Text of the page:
He is a 6-year-old child.
That boy who shot his teacher this month in front of his first-grade classmates at Richneck Elementary School in Newport News, Virginia? He is 6 years old.
Do you remember when you were 6? Or maybe you recall loving a child who was that age. Maybe this is you now. You’re a parent, grandparent, aunt or uncle, a friend or neighbor – a teacher – who loves a 6-year-old child so much that you are willing to do anything to protect them from harm and to prepare them for the world.
Most of us know what it’s like to be 6 years old. You are completely dependent on the adults in your life who are supposed to love you and keep you safe. You have no say in where you live or who sleeps in the same home. You are not in control of your safety or your access to dangerous things. Your every day is determined by the adults who are in charge of you, and their level of commitment.
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Series of failures led up to shooting
Adults failed this 6-year-old boy.
Consider the timeline of the day of the shooting, as described by lawyer Diane Toscano, representing the 25-year-old teacher who was shot.
About 12:30 p.m., another teacher at the school told an administrator that, on an informed hunch, she had searched the child’s backpack for a gun. When she didn’t find it, she shared her belief that the gun was in his pocket.
The administrator reportedly dismissed her fear. The 6-year-old boy “has little pockets.”
Teacher raised the alarm
Failure #1. A half-hour later, another teacher reported a child tearfully describing how the 6-year-old boy had brandished the gun and threatened to shoot the child if they said a word.
Still, the school official did nothing.
Failure #2. Word spread among teachers and staff, as of course it would, and a third employee reportedly asked an administrator for permission to search the boy.
The administrator’s alleged response: Wait it out. The school day was nearly over.
Failure #3. About 2 p.m., the 6-year-old child pulled out the gun that had been in his possession all along and shot his teacher in the chest, in the classroom. A 6-year-old girl, whose name is unknown because her mother insisted on protecting her, described the teacher falling to her knees.
Had someone searched this boy’s pockets, they could have stopped him.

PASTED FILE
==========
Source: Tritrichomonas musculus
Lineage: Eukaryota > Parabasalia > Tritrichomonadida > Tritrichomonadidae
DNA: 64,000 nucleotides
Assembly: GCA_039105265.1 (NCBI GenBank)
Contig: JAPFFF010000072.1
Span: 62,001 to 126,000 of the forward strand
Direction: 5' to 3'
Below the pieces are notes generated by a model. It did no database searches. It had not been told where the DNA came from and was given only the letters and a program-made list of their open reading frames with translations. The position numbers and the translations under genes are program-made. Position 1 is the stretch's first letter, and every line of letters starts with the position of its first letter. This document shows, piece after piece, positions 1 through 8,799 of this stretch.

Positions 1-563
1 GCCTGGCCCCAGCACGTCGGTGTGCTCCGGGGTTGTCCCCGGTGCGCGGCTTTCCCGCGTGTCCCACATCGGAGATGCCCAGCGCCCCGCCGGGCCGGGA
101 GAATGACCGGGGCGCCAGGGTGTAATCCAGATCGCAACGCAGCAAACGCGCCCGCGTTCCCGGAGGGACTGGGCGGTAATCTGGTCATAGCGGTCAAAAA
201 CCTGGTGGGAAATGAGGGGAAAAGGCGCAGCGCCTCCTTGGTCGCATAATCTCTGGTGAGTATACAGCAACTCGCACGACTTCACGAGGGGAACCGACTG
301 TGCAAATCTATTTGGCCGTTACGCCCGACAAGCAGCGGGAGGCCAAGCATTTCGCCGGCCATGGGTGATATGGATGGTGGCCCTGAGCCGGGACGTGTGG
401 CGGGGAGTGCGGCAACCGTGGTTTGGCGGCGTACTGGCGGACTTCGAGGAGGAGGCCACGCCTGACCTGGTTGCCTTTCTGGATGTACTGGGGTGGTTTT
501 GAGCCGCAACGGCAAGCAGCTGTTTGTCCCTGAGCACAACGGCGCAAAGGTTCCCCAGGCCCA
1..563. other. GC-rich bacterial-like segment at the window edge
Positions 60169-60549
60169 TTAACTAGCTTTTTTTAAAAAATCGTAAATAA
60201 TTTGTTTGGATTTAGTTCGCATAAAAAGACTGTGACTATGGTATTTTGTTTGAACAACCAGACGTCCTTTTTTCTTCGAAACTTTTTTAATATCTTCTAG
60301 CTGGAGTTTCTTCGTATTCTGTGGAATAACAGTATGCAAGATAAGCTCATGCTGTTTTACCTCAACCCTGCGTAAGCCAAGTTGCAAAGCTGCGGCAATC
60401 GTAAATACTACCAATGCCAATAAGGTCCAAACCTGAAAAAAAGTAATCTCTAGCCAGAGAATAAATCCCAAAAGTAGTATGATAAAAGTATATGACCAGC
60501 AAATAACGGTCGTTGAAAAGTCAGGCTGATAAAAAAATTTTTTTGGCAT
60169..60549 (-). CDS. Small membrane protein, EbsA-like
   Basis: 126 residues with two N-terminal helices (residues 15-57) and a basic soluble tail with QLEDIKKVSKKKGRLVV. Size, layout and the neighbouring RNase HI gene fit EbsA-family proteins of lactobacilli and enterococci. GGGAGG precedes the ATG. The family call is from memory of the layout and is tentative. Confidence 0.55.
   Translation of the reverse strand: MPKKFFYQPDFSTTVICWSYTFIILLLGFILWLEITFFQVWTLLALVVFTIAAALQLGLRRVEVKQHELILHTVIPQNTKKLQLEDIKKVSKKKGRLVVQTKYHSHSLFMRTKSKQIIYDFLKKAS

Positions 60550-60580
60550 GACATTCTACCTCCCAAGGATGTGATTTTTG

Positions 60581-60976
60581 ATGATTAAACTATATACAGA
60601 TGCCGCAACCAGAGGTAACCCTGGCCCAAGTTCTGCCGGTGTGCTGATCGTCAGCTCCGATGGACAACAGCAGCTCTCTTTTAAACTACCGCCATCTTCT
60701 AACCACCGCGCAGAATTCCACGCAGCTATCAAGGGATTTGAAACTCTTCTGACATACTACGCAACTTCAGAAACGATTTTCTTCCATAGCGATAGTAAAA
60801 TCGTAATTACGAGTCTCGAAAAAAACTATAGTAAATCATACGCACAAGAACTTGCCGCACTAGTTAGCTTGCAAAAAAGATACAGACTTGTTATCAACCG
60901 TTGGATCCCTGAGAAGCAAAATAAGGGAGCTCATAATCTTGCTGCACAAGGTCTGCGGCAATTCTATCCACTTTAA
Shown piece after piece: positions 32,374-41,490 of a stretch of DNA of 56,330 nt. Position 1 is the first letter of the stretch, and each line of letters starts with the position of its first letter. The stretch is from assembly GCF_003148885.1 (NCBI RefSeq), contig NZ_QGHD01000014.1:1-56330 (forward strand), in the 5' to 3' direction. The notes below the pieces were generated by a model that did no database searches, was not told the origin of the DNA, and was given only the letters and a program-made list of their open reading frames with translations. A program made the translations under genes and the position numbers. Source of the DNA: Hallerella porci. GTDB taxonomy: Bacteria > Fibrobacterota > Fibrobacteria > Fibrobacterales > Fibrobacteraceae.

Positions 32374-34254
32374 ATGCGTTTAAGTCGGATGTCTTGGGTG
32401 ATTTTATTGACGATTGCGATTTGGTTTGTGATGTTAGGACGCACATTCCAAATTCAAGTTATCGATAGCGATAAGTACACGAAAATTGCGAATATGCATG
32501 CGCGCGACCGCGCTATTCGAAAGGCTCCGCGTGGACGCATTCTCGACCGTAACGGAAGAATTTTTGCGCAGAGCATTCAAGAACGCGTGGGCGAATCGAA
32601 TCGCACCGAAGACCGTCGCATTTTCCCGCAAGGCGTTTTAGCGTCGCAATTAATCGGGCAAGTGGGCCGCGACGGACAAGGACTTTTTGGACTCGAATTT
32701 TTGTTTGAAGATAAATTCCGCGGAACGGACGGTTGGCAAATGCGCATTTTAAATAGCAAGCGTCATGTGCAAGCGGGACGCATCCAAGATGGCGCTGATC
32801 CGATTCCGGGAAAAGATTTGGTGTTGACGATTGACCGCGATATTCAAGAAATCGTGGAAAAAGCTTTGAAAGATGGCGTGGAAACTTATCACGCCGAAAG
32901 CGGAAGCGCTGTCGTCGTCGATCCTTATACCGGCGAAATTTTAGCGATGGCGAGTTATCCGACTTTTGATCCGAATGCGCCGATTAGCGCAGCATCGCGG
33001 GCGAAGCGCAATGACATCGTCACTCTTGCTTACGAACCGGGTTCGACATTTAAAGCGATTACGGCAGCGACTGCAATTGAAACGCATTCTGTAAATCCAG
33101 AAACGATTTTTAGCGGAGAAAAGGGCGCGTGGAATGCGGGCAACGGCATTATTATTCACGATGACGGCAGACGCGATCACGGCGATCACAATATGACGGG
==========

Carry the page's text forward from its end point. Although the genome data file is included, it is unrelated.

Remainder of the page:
Failure #4. Parents raced to the school, where officers separated them by their children’s grades. A mother of a fifth-grade girl said her daughter called her, crying. A 9-year-old boy said most of his classmates, who had been at recess at the time, were also crying.
Of course, they were.
Thursday morning, a friend of mine whose niece is a second-grade teacher home with COVID-19, shared a video from the diverse group of children in her classroom. One after another, they told their teacher they loved her, they missed her. “Stay safe,” one girl added. A boy pressed his palms together. “I’m praying for you,” he said. “Amen.”
This is what happens every year with millions of elementary-age children. They meet their teacher, and they fall in love. Imagine watching one of your classmates shoot her in the chest. Or knowing a fellow student was capable of this violence.
Trauma from violence infects another school
So, let’s stop with this kind of wording, reportedly uttered by police: “No students were injured in the shooting.” This is their trauma, too. Their grief. Perhaps for a lifetime.
Gun safety education:I was against gun safety classes in schools. The Newport News shooting changed my mind.
We’re not done with the list of failures. Newport News Police Chief Steve Drew said the gun used by the 6-year-old boy was legally purchased by his mother. It was in his home, loaded and within reach of his little hands.
Failure #5. Adults in the school system who should have been responsible are now losing their jobs. OK, but now what?
A lot has been rightly reported and written about how teachers, who know students best, are too often ignored when they’re trying to keep them safe. This is not the first time, and it most certainly won’t be the last. What are we going to do about that? By we, I am hoping that means you, too.
I have repeatedly mentioned the boy’s age because he, too, is a victim in this tragedy. How many other times did adults in his short life fail him before the day he got his hands on a loaded gun?
He will be known as an active shooter for the rest of his life.
He is 6 years old.
USA TODAY columnist Connie Schultz is a Pulitzer Prize winner whose novel, “The Daughters of Erietown,” is a New York Times bestseller. You can reach her at CSchultz@usatoday.com or on Twitter: @ConnieSchultz